United Kingdom Prokofiev, Mozart, Alex Woolf, Beethoven: Elizabeth Watts (soprano), London Mozart Players / Howard Shelley, Jane Glover, Hilary Davan Wetton, Gerard Korsten (conductors). Phoenix Concert Hall at Fairfield Halls, Croydon, 18.9.2019. (JB)
Prokofiev – Symphony No.1 in D, Op.25 ‘Classical’
Mozart – Two arias
Alex Woolf – Fairfield Fanfare (new commission, world premiere)
Beethoven – Symphony No.7 in A, Op.92
A wonderful gala opening! Glitzy and for the most part wholesome. Red carpet for royalty and Simon Callow delivering a long, boring diatribe. This actor has shown evidence of considerable intelligence on stage and film, but no matter what he affronts – roles, essays or speeches, it is always underscored with unavoidable pomposity. 1,800 seats – all of them taken! Prosecco drinks parties before the show and at the interval for press, friends and supporters of London Mozart Players – young and old in these crowded celebrations – the Mayor of Croydon in full regalia, Sarah Jones, Labour MP for Central Croydon and Martin Corney, Chair and CEO of the Whitgift Foundation. And many more I couldn’t identify. An excruciating, ear-splitting junior school percussion band which drowned out most attempts at conversation. Seriously misplaced, whatever its merits.
Howard Shelley conducted Prokofiev’s ‘Classical’ Symphony. His baton is as neat and tidy and well-shaped as his pianism – the role in which he has most frequently appeared with the LMP. Mr Shelley has made this gentle, somewhat satirical piece his own. His performance has that essential requirement of looking backwards as well as looking forwards. Easier said than done. But with an artist of Howard Shelley’s order, every bar fell into its admirable, natural place.
We arrived in serious trouble with the two Mozart arias on the programme. Louise Alder was indisposed, and her place was taken by Elizabeth Watts who was trained at the Royal College of Music – a fine institution with outstanding singing teachers. However, Ms Watts appears to have three separate voices – for high, middle and low registers – each of which sits uncomfortably with the others. She has sung Zerlina in Don Giovanni and Susanna in Le nozze di Figaro, both light roles which call for little other than considerable vocal charm. Vocal charm was at a premium and to put it very simply, these Mozart arias are not for her.
Mozart used to play his own keyboard obbligato part with the Irish-born soprano, Nancy Storace (1765 – 1817), the younger sister of composer, Stephen Storace, for the aria, ‘Ch’io mi scordi di te?’ K 505, which part was beautifully played by Howard Shelley, the whole woven together with Jane Glover’s baton. The LMP are truly at one with this frequent conductor, whose corners are always turned with musical elegance.
Even more trouble for Ms Watts in the Idomeneo aria, ‘Zeffiretti, lusinghieri’. The Italian Mozart soprano, Eva Mei, is married to conductor, Gerard Korsten, and I wonder whether the LMP approached Maestro Korsten (who conducted the Beethoven symphony) to persuade his wife to step into this emergency. Ms Mei won the International Mozart Competition (her mother was her excellent teacher) in the 1990, giving her engagements with all leading theatres.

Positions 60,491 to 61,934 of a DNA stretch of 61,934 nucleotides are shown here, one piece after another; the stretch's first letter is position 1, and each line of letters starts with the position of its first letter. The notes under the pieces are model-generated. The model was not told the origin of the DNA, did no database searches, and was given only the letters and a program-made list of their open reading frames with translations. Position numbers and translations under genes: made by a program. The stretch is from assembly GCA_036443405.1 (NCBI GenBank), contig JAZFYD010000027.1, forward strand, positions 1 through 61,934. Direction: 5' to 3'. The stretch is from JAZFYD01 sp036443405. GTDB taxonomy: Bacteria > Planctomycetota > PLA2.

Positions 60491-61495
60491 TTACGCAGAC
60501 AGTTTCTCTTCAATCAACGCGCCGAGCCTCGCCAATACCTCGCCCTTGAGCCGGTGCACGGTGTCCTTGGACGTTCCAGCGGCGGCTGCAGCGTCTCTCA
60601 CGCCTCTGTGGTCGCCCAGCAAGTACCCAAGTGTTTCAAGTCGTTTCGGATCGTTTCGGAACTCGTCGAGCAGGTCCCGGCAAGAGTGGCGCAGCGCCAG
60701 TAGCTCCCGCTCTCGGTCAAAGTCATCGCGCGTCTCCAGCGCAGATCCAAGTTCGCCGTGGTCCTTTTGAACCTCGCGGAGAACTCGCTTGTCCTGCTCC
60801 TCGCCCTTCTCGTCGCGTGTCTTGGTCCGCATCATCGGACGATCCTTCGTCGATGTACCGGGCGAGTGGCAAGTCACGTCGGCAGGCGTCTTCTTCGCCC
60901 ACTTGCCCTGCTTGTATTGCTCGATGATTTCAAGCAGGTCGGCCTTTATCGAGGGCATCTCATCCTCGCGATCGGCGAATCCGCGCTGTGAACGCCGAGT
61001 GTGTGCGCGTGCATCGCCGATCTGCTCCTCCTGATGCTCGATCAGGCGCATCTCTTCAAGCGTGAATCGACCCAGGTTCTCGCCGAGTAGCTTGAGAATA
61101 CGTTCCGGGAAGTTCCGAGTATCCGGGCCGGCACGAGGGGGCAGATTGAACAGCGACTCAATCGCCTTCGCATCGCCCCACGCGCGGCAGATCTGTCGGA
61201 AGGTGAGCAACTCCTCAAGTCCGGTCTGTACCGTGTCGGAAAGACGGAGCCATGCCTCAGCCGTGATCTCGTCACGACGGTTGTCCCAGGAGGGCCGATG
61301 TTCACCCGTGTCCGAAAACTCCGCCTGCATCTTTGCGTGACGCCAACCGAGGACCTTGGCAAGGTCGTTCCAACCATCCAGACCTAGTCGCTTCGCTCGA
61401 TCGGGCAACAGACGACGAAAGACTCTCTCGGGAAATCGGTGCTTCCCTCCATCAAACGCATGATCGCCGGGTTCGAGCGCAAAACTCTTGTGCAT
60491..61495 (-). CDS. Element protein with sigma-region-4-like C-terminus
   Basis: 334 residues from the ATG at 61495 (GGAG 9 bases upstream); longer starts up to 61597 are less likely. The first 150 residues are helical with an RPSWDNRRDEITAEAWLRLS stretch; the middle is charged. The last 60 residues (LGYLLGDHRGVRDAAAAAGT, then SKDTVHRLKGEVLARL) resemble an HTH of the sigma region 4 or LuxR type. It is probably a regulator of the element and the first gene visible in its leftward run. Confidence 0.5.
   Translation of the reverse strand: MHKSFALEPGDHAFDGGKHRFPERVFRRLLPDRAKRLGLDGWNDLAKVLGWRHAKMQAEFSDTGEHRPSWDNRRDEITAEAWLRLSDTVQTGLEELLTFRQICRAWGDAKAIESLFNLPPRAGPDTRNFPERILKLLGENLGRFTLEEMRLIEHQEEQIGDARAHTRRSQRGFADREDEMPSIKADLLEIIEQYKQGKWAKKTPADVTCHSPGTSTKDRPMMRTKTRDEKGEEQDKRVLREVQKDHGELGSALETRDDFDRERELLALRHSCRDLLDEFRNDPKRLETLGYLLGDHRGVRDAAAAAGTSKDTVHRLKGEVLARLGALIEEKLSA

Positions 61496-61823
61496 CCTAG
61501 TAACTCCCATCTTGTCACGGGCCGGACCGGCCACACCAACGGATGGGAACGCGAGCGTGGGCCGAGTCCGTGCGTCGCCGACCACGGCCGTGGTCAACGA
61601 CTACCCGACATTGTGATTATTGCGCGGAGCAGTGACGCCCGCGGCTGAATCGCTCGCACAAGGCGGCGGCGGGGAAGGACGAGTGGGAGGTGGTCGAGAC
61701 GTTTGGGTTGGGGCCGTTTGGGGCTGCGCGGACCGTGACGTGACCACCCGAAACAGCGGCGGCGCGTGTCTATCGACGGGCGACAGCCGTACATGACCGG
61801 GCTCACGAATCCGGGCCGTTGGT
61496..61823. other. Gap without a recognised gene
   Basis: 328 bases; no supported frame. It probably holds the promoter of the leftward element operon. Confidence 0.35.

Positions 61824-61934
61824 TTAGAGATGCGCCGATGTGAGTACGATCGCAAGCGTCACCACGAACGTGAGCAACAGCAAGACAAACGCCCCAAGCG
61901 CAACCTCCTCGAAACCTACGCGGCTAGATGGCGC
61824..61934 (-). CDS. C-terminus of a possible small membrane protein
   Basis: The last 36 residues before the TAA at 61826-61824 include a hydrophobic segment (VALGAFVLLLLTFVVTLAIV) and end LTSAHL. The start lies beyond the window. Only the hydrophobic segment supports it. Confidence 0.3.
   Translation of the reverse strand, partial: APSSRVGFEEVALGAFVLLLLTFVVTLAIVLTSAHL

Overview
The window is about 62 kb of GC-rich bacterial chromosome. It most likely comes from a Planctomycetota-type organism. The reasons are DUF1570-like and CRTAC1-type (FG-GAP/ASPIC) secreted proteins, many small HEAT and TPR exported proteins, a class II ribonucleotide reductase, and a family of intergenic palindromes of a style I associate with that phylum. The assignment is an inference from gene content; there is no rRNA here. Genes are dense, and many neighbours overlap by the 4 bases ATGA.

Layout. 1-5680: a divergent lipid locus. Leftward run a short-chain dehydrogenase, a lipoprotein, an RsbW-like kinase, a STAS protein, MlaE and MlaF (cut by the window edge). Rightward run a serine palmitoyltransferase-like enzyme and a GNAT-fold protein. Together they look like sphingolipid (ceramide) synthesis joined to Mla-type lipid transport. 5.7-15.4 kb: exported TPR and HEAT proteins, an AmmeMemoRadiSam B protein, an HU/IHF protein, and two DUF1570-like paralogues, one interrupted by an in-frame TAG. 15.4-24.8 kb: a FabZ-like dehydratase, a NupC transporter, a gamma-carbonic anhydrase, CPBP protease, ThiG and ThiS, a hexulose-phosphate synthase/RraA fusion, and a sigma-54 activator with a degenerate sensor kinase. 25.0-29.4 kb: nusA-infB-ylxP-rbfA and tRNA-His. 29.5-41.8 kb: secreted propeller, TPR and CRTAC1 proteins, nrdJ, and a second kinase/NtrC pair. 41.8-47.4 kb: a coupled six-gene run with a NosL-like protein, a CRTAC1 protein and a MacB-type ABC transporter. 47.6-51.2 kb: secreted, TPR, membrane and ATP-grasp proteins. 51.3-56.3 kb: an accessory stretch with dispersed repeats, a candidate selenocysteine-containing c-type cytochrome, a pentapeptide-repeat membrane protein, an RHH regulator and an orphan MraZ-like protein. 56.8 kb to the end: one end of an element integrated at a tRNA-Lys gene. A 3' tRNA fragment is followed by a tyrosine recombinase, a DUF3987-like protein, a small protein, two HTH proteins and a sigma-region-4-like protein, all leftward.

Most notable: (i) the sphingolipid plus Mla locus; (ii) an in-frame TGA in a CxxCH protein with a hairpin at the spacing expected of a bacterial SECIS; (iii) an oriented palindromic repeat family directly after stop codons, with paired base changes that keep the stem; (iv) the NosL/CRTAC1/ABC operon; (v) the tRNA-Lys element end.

The young composer, Alex Woolf, explains in a programme note that the Fairfield Fanfare explores the particular musical energy and commitment which he has always enjoyed in the London Mozart Players. The piece is explosive, brief, and a sheer joy, energetically conducted by Hilary Davan Wetton. A good time had by all – audience and players.
But for me the real highlight of the evening came with Beethoven’s Seventh Symphony in the second part. The relationship with the players and Gerard Korsten is truly astonishing. Only Antonio Pappano has this kind of relationship with his players. Maestro and orchestra are one. And this was the moment where all one thousand eight hundred of us became aware of the hall’s unique acoustics. The walls themselves were talking to us. This was a moving back into an old and much-loved home. Every nuance was equipoise.
Suddenly a chamber orchestra had become a symphony orchestra. The ‘conversation’ between horns and double basses into the mysterious Allegretto was hauntingly beautiful. The orchestra is predominantly strings (8/6/4/4/2) with double woodwind, two horns, two trumpets, timpani. They are as skilled at listening to one another as chamber music players. Not a single passenger in this band! This was always the tradition from the first days with founder-conductor, Harry Blech. But it is the handloom weaver himself – the conductor – that must weave into a whole this exceptional talent. And Maestro Korsten’s weaving together the diversity is a key element of the magic.
When Beethoven conducted the first performance himself in Vienna in 1813, he was obliged to encore the famed second movement – at the end of the four movements. We, the audience, did everything to try to bring this about. In an ovation, all the conductors of the evening and the players were brought back three times. But Gerard Korsten had clearly been made aware that late night transport was not as ideal as it might be in Croydon. So no encore.
But no one can ever take away a memory. The BBC recording of this concert will be made available on BBC Radio 3 on 4th October at 7.30pm and thereafter for 30 days on the new BBC Sounds app. This will not, of course, give you the Phoenix Concert Hall acoustics. For that you must pray for a repeat within the hall itself: hall talks to players talks to audience!
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